[Solved] How to specify multiple return types using type-hints

I have a function in python that can either return a bool or a list. Is there a way to specify the return types using type hints.

For example, Is this the correct way to do it?

def foo(id) -> list or bool:

Solution #1:

From the documentation

class typing.Union

Union type; Union[X, Y] means either X or Y.

Hence the proper way to represent more than one return data type is

from typing import Union

def foo(client_id: str) -> Union[list,bool]

But do note that typing is not enforced. Python continues to remain a dynamically-typed language. The annotation syntax has been developed to help during the development of the code prior to being released into production. As PEP 484 states, “no type checking happens at runtime.”

>>> def foo(a:str) -> list:
...     return("Works")
>>> foo(1)

As you can see I am passing a int value and returning a str. However the __annotations__ will be set to the respective values.

>>> foo.__annotations__ 
{'return': <class 'list'>, 'a': <class 'str'>}

Please Go through PEP 483 for more about Type hints. Also see What are Type hints in Python 3.5?

Kindly note that this is available only for Python 3.5 and upwards. This is mentioned clearly in PEP 484.

Respondent: Bhargav Rao

Solution #2:

In case anyone landed here in search of “how to specify types of multiple return values?”, use Tuple[type_value1, ..., type_valueN]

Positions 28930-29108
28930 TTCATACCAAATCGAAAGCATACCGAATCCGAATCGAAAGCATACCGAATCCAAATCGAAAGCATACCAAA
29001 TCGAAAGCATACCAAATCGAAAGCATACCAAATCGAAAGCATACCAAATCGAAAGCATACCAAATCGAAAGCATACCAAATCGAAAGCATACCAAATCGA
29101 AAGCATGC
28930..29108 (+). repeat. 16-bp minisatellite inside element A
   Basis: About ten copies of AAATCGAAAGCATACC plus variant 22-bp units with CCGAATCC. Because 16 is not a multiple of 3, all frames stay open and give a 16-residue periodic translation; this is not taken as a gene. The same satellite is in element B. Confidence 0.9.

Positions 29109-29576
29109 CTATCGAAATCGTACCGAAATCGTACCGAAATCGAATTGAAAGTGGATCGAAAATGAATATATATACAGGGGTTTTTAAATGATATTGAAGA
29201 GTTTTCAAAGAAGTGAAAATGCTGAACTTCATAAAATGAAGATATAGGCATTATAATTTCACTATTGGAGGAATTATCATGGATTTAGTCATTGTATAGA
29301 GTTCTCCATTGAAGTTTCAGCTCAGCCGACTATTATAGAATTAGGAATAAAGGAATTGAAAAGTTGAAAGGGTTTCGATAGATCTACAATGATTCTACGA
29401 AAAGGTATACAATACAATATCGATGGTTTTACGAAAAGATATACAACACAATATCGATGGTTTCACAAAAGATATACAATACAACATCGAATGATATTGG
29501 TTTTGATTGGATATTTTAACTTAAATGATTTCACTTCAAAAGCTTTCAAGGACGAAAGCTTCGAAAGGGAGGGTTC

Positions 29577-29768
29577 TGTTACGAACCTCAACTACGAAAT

from typing import Tuple

def f() -> Tuple[dict, str]:
    a = {1: 2}
    b = "hello"
    return a, b

More info: How to annotate types of multiple return values?

Respondent: Anton Khodak

Solution #3:

The statement def foo(client_id: str) -> list or bool: when evaluated is equivalent to
def foo(client_id: str) -> list: and will therefore not do what you want.

The native way to describe a “either A or B” type hint is Union (thanks to Bhargav Rao):

def foo(client_id: str) -> Union[list, bool]:

I do not want to be the “Why do you want to do this anyway” guy, but maybe having 2 return types isn’t what you want:

If you want to return a bool to indicate some type of special error-case, consider using Exceptions instead. If you want to return a bool as some special value, maybe an empty list would be a good representation.
You can also indicate that None could be returned with Optional[list]

Respondent: Felk

Solution #4:

Python 3.10 (use |): Example for a function which takes a single argument that is either an int or str and returns either an int or str:

def func(arg: int | str) -> int | str:
              ^^^^^^^^^     ^^^^^^^^^ 
             type of arg   return type

Python 3.5 – 3.9 (use typing.Union):

from typing import Union
def func(arg: Union[int, str]) -> Union[int, str]:
              ^^^^^^^^^^^^^^^     ^^^^^^^^^^^^^^^ 
                type of arg         return type

For the special case of X | None you can use Optional[X].

Respondent: xjcl

The answers/resolutions are collected from stackoverflow, are licensed under cc by-sa 2.5 , cc by-sa 3.0 and cc by-sa 4.0 .

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